The Inner Voyage
The very idea of a quest involves a passage, a definite movement from one place to another. Here, of course, the passage is really from one state to another. It is a holy journey, so he who is engaged on it is truly a pilgrim. And as on many journeys, difficulties, fatigues, obstacles, delays, and allurements may be encountered on the way, yes! And here there will certainly be dangers, pitfalls, oppositions, and enmities too. His intuition and reason, his books and friends, his experience and earnestness will constitute themselves as his guide upon it. There is another special feature to be noted about it. It is a homeward journey. The Father is waiting for his child. The Father will receive, feed, and bless him.
All quests involve some travelling, the periodical shift from one point to another. The spiritual quest involves constant intellectual travelling, but only a single important shift–that from the ego’s standpoint to the Overself’s.
The quest is a deliberate attempt to shorten the passage from life in the underself to life in the Overself. Therefore it involves a constant discipline of actions, feelings, thoughts, and words.
All the experiences of life are in the end intended to induce us to seek wholeheartedly for the Overself. That is, to lead us to the very portal of the Quest.
Only when all of the mind–unconsciously evolved through the mineral, plant, animal, and lower human kingdoms–enters on the quest, does it consciously enter upon the development of its own consciousness.
Consciousness as ego has cut us off from the Source. But it need not do so forever. Through the quest, we can come closer and closer to the reintegration of a subdued ego with its Source, which will thenceforth act through us.
The right creative use of faith and will, exercise and effort can work wonders in leading us out of the enslavement, the blindness, and the ignorance of the lower nature back to the enlightenment, the freedom, and the wisdom of the higher self.
This quest is an irreversible journey. Once you have really started on it there is no turning back. You may believe that you have given it up in despair or turned away from it for a worldlier existence, but you are only fooling yourself. For one day either a deep repressed hunger will suddenly reassert itself or else a cataclysmic turn of events will drive you back to seek this last and enduring refuge of man.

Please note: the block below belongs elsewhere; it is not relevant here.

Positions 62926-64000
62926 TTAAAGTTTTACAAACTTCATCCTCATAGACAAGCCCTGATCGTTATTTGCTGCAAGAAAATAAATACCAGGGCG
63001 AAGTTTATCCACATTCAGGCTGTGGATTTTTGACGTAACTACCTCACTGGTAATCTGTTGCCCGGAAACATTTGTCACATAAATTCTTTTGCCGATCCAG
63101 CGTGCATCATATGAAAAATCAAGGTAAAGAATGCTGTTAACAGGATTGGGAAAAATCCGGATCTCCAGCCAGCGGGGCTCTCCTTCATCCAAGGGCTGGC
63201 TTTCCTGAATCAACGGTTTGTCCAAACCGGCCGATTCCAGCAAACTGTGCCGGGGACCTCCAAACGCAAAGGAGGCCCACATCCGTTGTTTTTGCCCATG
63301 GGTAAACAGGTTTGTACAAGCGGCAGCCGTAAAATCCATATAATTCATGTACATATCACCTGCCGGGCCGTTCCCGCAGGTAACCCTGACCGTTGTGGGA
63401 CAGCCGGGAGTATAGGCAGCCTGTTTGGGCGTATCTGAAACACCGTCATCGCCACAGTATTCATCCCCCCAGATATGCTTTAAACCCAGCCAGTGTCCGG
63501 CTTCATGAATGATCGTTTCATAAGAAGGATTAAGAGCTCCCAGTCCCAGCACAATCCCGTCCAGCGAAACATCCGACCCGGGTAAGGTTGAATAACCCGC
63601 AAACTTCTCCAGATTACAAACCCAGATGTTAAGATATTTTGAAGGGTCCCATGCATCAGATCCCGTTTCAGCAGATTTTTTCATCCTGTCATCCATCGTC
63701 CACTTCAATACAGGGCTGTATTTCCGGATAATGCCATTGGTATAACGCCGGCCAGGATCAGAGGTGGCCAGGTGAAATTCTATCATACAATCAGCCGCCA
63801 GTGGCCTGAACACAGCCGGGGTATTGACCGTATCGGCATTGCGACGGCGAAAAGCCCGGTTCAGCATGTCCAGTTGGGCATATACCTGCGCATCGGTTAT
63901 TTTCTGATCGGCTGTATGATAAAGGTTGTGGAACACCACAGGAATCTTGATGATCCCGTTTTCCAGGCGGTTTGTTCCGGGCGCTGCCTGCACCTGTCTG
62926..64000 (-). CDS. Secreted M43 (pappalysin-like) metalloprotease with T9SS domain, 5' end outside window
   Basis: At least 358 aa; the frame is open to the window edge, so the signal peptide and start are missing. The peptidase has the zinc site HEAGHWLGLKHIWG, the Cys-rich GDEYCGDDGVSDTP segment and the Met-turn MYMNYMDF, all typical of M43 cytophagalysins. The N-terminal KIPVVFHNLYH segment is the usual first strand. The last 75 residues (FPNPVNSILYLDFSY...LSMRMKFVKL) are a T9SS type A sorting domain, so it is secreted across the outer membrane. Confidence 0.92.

… He who has once embarked on this quest, may be diverted from it for a while, but he can never be driven from it forever. His eventual return is certain…
One disciple who picked up the Quest again in this life described it as a feeling of reunion, of coming home.
At every important turn on his path the aspirant will find a choice awaiting him. He will find himself facing a set of circumstances which test his motive, strength, and attainment. These periodical tests can be neither evaded nor avoided, and often they are not recognized for what they are. Temptation may camouflage them under attractive colours. Nevertheless the student’s conduct in regard to them will decide whether he passes onward and upward, or falls back into pain and purification.
Let no one make the mistake of separating out the quest from everyday life. It is Life itself! Questers are not a special group, a labelled species, which one does or does not join, but are all humanity.
The making of money, the earning of a livelihood, and the attainment of professional or business success have their proper place in life and should be accorded it but–in comparison with the fulfilment of spiritual aspiration–ought to be regarded as having quite a secondary place.
Men will seek to feel the real life only after they have felt the uncertainties of human affection, the transiencies of human passion, and the insufficiencies of human activities.
Pursue the quest, practise its exercises, and undergo its disciplines with a patience that does not halt for an instant. If you do this, the time will come when the Overself can hold out no longer. It will then no longer dwell in secret but in your heart.
Such is the strange paradox of the quest that on the one hand he must foster determined self-reliance but on the other yield to a feeling of utter dependence on the higher powers.
Here on the quest, it is not only possible for him to meet the profoundest thoughts of the human mind but also its highest experiences.
The Overself is present with man, and life is nothing more, in the end, than a searching for this presence. He engages in this activity quite unconsciously in the belief that he is looking for happiness.
The aspirant may have already discovered for himself some of the inner benefits of the Quest. Once the Overself has been experienced as a felt, living presence in the heart, it loosens the grip of egoistic desires–together with their emotional changes of mood–on one’s consciousness and lifts it to a higher level, where he will soon become aware of a wonderful inner satisfaction which remains calm and unruffled despite outward circumstances to the contrary…
His quest can come to an end only when the unveiled Truth is seen, not in momentary glimpses, but for the rest of his lifetime without a break.
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